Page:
Hawaii's Tadd Fujikawa waved to the gallery during the second round of the U.S. Open yesterday.
Fujikawa’s major experience ends
For one day, the 15-year old Moanalua student shoots better than some of the world's best
Like the good guys on "Lost," players at the U.S. Open must beware of the others. On the TV series they are mysterious island inhabitants; in golf, "others" is the collective designation for double bogeys and worse. And they have been plentiful at Winged Foot.
Tadd Fujikawa shot a 77 with eight bogeys yesterday, but none of the dreaded others.
The 15-year-old Moanalua High School student didn't make the cut, and no one had expected it of him. But he did shoot a better second-round score than Tiger Woods and a few other of the world's best players.
That was a stark contrast to his first-round 81 on Thursday that included three double bogeys.
"I played pretty good today. I felt like I shot three or four under today," Fujikawa said in a phone interview yesterday. "Yes, it was tough conditions again. But it's supposed to be. It's the U.S. Open."
Fujikawa also managed to get a birdie yesterday after not doing so on Thursday. He hit a 305-yard drive on the 515-yard par-5 No. 5. His second shot landed in a bunker fronting the green, but Fujikawa's wedge stopped within 2 feet of the hole.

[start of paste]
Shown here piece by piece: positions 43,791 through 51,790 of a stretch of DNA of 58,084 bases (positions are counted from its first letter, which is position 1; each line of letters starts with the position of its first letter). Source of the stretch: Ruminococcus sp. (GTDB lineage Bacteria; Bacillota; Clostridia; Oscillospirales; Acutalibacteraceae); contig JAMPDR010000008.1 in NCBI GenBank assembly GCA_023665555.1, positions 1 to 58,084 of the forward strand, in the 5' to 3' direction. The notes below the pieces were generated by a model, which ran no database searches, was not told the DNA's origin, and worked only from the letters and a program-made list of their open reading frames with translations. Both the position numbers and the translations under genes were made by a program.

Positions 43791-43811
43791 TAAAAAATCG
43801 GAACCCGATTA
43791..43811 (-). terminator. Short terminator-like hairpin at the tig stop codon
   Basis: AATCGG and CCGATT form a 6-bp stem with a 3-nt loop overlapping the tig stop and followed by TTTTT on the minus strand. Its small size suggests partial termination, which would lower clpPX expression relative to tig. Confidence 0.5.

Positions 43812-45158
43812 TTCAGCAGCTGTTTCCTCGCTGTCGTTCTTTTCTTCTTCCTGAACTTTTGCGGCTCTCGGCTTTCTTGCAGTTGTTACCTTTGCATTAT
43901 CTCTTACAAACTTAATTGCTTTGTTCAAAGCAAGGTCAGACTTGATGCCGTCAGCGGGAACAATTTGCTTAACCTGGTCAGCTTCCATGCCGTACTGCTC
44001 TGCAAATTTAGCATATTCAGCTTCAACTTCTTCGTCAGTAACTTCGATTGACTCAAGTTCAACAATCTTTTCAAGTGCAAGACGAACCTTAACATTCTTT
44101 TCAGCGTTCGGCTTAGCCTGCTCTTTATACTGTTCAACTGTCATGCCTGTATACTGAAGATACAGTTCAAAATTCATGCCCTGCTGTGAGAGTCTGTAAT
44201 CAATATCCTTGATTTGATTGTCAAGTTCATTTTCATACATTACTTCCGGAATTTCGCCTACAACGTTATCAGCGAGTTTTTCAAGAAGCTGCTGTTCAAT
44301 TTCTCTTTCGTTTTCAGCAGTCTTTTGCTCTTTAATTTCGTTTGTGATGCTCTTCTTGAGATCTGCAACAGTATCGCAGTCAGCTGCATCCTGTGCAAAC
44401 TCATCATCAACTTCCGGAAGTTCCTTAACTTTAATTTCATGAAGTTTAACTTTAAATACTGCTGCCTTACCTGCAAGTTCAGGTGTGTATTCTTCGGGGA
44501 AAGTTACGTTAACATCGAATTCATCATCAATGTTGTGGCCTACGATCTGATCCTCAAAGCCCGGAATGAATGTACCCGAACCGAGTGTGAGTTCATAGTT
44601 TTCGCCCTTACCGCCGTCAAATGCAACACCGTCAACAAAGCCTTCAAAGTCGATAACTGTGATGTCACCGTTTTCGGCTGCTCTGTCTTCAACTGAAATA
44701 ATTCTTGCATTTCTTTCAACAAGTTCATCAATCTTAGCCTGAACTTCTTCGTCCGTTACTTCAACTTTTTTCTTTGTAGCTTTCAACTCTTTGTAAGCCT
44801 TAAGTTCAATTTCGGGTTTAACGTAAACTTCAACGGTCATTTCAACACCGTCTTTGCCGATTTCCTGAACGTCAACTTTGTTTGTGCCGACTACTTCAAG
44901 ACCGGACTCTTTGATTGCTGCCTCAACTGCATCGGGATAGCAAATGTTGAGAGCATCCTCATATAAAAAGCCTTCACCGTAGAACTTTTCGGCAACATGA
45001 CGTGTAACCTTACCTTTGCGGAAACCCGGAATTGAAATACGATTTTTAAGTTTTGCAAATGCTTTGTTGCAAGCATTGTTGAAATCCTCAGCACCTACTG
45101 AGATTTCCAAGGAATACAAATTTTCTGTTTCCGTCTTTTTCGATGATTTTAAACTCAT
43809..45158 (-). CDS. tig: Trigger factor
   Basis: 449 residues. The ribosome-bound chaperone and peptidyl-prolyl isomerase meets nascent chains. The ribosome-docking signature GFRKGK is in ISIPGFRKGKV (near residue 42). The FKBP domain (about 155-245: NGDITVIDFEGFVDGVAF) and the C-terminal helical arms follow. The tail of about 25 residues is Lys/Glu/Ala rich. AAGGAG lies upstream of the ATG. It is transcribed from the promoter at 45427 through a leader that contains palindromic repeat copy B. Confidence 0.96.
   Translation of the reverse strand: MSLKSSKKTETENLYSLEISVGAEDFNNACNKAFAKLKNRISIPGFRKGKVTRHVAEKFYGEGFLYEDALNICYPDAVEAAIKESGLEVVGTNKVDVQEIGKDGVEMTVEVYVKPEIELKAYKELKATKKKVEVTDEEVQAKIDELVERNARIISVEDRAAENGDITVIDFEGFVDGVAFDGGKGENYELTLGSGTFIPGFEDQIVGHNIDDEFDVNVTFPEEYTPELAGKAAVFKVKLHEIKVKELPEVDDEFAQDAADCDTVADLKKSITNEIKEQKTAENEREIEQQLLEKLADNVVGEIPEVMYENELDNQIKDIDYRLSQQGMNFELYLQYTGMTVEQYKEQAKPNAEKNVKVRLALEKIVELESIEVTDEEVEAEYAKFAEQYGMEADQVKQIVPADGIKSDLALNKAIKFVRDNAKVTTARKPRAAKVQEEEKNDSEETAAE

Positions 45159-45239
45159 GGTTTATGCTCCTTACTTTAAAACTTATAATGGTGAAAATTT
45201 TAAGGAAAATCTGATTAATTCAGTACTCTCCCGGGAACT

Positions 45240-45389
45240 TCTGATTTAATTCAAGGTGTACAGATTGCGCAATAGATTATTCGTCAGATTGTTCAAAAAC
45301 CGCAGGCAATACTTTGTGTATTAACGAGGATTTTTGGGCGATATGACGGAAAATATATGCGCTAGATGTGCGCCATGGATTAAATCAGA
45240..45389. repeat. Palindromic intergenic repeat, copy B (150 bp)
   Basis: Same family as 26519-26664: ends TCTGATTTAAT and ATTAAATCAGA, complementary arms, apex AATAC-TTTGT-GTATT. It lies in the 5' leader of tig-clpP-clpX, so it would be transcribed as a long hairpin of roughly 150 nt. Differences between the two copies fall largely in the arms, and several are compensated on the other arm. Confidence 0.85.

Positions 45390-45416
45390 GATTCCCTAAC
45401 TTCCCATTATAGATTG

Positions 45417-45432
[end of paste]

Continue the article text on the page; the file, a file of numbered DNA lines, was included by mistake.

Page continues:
"That was pretty good," he said.
Tadd Fujikawa said he'll play some golf in New York before returning home to the islands.
Fujikawa's two-day total of 18-over 158 left him alone in 140th place in the 156-player field. It also left him with two days with a lot of free time.
"I hope to play some golf, although I'm not sure where yet. I'm going to relax, go to the city and see what it's like.
"I'm going to New York City to get away from the crowd," he said. Fujikawa immediately caught the humor in his statement and began to laugh. "Actually, I guess I'll be heading right into another crowd."
Fujikawa's next tournament is the Rolex Tournament of Champions, a junior event July 5-9 at Hiwan Golf Club in Evergreen, Colo.
What will it be like for him to play among his peers again after the U.S. Open?
"I don't know," Fujikawa said.
The only current PGA Tour pro with Hawaii ties, Castle graduate Dean Wilson, also did not make it to the weekend. His 76-75--151 missed the cutline by two strokes and left him tied for 73rd.
Wilson, who tied for 30th in the 2001 U.S. Open (he also played but missed the cut in 2003), made two birdies and seven bogeys yesterday.